The good news is: the small spreads you'll be learning as you begin reading the Lenormand are not wasted time. They are the very building blocks to the GT. The GT is loaded with line readings, 2-3 card combinations, 9-card block readings, and more. Just like you can't build a brick house until you learn to mortar the bricks together, the GT can't be read successfully until you learn these smaller spreads that comprise it. These smaller pieces, the practice spreads you are doing as you earn your wings, are the very bricks and mortar that build a GT. You will be able to navigate your way through the whopper GT spread after thoroughly learning them, as you have then learned its language. It's like learning the grammar of a country before traveling somewhere to conversate with the locals. Learn the individual words first, become versed in putting them into sentences, and then try talking with a native speaker.



How Will You Know When You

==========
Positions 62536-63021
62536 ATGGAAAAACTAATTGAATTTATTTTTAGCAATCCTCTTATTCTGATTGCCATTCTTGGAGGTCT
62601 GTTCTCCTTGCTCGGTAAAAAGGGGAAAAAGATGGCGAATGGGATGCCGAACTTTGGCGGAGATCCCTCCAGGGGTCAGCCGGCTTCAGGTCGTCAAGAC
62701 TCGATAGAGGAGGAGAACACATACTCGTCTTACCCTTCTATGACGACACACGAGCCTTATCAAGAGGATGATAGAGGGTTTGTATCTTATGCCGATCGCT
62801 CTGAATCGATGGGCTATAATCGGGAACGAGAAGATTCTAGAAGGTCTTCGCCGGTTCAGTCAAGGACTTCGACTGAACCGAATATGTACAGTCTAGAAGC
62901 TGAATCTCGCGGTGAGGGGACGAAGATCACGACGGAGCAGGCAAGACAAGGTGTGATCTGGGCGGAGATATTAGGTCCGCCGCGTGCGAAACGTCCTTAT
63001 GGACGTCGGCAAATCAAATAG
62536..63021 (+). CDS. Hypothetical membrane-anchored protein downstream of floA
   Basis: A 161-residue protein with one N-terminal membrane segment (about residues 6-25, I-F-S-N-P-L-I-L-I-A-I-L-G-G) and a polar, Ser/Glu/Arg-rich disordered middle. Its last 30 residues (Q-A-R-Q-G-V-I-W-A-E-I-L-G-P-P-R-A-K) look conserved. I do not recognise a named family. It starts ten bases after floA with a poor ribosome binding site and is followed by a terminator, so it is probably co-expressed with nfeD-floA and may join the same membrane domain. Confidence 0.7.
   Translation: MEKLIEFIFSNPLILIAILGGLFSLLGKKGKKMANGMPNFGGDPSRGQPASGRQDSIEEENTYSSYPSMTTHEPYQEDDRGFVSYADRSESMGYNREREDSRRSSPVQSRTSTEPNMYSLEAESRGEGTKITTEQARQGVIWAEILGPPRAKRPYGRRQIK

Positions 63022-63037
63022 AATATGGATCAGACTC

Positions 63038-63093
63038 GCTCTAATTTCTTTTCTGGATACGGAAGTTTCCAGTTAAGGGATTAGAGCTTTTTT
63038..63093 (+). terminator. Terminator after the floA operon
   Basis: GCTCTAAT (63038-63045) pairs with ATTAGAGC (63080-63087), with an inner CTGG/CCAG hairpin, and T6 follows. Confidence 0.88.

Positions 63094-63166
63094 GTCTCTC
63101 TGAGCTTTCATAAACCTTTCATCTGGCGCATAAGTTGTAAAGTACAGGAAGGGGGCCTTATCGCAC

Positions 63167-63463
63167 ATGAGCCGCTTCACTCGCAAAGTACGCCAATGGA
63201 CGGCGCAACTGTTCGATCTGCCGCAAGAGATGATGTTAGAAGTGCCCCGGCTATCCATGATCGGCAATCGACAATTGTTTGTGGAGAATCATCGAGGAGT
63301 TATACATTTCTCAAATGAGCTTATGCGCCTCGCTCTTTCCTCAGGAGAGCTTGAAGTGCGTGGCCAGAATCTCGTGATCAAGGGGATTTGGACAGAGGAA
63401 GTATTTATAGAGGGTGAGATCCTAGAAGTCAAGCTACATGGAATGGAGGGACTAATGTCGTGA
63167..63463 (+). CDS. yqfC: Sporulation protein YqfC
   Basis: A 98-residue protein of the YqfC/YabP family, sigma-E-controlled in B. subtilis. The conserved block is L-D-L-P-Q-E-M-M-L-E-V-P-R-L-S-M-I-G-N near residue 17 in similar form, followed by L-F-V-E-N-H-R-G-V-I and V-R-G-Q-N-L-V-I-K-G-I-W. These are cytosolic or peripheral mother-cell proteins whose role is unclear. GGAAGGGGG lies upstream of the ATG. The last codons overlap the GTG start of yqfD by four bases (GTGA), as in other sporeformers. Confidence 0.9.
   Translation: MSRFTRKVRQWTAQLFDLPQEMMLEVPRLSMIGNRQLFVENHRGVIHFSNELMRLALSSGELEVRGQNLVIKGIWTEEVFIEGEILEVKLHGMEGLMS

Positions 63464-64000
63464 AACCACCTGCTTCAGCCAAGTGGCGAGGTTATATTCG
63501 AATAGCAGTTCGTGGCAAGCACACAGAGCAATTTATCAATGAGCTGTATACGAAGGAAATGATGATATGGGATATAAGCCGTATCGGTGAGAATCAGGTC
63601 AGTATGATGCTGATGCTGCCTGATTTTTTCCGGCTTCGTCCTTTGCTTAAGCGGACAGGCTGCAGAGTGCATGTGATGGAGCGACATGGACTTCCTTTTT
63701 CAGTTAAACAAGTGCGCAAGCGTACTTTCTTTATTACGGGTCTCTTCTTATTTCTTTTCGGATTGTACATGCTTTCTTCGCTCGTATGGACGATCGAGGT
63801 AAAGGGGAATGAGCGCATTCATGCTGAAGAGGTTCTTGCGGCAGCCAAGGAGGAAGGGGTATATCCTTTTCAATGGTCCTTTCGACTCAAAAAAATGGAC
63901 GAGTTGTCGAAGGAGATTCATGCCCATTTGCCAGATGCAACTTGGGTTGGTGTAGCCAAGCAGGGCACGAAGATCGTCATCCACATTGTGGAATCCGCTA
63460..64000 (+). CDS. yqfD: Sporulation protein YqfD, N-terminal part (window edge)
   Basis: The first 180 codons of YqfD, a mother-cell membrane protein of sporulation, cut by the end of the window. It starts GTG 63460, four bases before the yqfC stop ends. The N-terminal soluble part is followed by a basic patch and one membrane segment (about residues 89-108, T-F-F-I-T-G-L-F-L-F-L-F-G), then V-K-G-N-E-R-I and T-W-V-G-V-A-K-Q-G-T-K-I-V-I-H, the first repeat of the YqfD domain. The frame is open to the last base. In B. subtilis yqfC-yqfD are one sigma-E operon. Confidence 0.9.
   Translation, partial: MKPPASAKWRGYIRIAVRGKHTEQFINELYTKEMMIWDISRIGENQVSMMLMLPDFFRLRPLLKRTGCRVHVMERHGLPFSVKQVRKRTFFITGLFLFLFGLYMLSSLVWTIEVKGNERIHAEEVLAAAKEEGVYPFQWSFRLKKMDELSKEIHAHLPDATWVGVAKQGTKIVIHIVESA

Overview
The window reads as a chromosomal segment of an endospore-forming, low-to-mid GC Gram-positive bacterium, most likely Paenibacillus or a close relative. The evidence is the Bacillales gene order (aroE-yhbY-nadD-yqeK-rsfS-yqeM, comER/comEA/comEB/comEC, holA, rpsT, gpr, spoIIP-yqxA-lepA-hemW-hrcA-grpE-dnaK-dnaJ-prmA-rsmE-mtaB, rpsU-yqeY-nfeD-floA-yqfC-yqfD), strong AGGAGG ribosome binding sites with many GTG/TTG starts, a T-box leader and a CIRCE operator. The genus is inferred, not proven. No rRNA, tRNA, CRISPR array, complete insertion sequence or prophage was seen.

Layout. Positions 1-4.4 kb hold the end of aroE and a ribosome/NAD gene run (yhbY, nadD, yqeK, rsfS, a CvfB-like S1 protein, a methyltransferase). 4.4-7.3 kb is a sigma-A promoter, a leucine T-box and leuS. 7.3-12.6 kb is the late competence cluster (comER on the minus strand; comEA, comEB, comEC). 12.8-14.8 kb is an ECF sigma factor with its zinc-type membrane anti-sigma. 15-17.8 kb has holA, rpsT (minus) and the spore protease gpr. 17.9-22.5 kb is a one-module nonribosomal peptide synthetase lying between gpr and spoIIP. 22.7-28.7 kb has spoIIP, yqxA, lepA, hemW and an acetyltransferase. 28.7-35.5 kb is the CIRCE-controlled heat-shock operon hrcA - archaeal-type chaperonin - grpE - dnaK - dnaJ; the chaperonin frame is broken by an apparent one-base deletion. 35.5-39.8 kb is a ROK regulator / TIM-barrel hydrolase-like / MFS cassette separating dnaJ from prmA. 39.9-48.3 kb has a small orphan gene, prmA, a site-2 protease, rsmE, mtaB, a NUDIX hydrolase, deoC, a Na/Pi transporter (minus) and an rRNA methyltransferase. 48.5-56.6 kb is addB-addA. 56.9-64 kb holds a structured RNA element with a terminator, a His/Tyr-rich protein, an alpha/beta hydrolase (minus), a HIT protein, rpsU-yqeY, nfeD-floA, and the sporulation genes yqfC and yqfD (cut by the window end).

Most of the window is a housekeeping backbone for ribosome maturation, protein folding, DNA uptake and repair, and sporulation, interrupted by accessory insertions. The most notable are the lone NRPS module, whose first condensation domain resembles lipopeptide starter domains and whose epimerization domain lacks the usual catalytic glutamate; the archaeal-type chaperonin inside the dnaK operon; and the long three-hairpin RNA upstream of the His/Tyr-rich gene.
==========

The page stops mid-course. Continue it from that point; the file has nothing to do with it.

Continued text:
Are Ready to Try Your First Grand Tableau?


Chances are, when you are at the point when you can successfully read a 9-card block spread with fluency, you may be ready to take a little test drive with a GT. But in order to read a 9-card spread, you'll first need to learn how to read smaller 2-3 card spreads. Working with the 9-card block spread will allow a variety of cards to engage with each other around a theme. Once you have the 9-card reading concept down, you can apply this skill to your GT spead and plug 9 card reaedings around theme cards in your GT. Slowly, you'll learn to shift your practiced skills into the GT and realize that it is really just made up of all of Mama's children: many smaller sections, each containing their own context-specific revelations.